• Governments support local authorities (LAs) to boost roll-out of on-street charging – including defining a clear role for LAs to manage the roll-out in their area and providing funding for the expertise needed for this to happen.
  • UK Government attaches conditions to its £950m Rapid Charging Fund – which it is planning to use for grid upgrades at motorway service stations – to open up competition so that drivers have a choice of charging provider at each service station.
  • UK Government creates an EV charging sector that people can trust and have confidence in, including tasking a public body with monitoring the sector as it develops to ensure charging is as simple as filling up at a petrol station

Charging should be "as simple as filling up with petrol or diesel"

Research shows that charging can sometimes be difficult and frustrating for drivers, which could stop people switching to EVs, the CMA said.  Concerns about the reliability of chargepoints, difficulties in comparing prices and paying for charging, risk reducing people’s confidence and trust.

The CMA has set out four principles to help ensure that using and paying for charging is "as simple as filing up with petrol and diesel":

  • Working chargepoints must be easy to find – e.g. providing up-to-date availability and working status information.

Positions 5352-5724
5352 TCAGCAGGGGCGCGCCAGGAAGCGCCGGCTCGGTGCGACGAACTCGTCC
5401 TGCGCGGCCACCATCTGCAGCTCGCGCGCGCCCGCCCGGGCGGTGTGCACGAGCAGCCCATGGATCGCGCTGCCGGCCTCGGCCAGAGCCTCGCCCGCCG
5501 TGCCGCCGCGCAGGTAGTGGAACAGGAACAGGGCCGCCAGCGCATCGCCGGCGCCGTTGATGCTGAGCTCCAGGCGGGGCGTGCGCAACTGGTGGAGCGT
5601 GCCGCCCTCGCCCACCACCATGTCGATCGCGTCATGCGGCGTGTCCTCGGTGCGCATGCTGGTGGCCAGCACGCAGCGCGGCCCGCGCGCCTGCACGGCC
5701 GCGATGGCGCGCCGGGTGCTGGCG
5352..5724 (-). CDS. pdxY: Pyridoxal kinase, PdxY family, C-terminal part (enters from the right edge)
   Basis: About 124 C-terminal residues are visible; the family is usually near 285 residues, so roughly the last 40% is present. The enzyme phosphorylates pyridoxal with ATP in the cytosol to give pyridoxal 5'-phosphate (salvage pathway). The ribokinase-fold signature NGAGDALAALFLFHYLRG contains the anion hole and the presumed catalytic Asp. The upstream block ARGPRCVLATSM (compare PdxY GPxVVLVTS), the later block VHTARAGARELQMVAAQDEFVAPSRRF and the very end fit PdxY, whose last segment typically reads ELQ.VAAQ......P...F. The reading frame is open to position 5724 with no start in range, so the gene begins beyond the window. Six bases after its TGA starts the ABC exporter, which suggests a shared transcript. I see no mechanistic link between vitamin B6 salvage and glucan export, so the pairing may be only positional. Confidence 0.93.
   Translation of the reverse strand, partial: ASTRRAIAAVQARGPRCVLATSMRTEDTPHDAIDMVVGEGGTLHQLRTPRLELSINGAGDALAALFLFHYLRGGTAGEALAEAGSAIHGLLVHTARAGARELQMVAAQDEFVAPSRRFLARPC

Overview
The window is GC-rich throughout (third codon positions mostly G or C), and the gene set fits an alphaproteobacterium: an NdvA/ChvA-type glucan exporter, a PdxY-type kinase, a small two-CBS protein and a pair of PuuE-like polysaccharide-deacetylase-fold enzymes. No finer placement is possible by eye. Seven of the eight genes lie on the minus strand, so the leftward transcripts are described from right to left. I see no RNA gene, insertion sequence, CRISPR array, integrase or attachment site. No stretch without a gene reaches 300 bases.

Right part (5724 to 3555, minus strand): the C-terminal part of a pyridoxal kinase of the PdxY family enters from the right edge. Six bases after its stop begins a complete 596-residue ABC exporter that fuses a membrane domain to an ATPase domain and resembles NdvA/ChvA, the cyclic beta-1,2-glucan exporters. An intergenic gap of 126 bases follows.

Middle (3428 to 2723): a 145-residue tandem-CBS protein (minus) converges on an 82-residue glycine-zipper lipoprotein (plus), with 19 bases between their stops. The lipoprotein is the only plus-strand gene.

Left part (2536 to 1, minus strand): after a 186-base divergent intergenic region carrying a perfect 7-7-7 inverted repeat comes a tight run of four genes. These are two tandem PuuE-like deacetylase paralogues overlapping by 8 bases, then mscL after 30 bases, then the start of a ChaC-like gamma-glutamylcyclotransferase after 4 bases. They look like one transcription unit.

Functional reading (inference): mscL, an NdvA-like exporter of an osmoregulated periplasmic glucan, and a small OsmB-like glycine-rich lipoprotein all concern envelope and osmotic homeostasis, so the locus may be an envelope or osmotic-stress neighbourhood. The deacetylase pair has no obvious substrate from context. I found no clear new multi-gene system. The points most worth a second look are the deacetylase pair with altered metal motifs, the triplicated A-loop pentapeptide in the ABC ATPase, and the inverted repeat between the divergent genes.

• Charging must be simple and quick to pay for – e.g. people don’t need to sign up and contactless payments are widely available.
  • The cost of charging must be clear – e.g. standard way of pricing, such as per kilowatt of energy.
  • Charging must be accessible – e.g. all charge points can be used by any type of EV.

Andrea Coscelli, chief executive of the CMA, said: “Electric vehicles play a critical role in meeting net zero but the challenges with creating an entirely new charging network should not be underestimated. Some areas of the roll-out are going well and the UK’s network is growing – but it’s clear that other parts, like charging at motorway service stations and on-street, have much bigger hurdles to overcome.

“There needs to be action now to address the postcode lottery in electric vehicle charging as we approach the ban on sales of new petrol and diesel cars by 2030.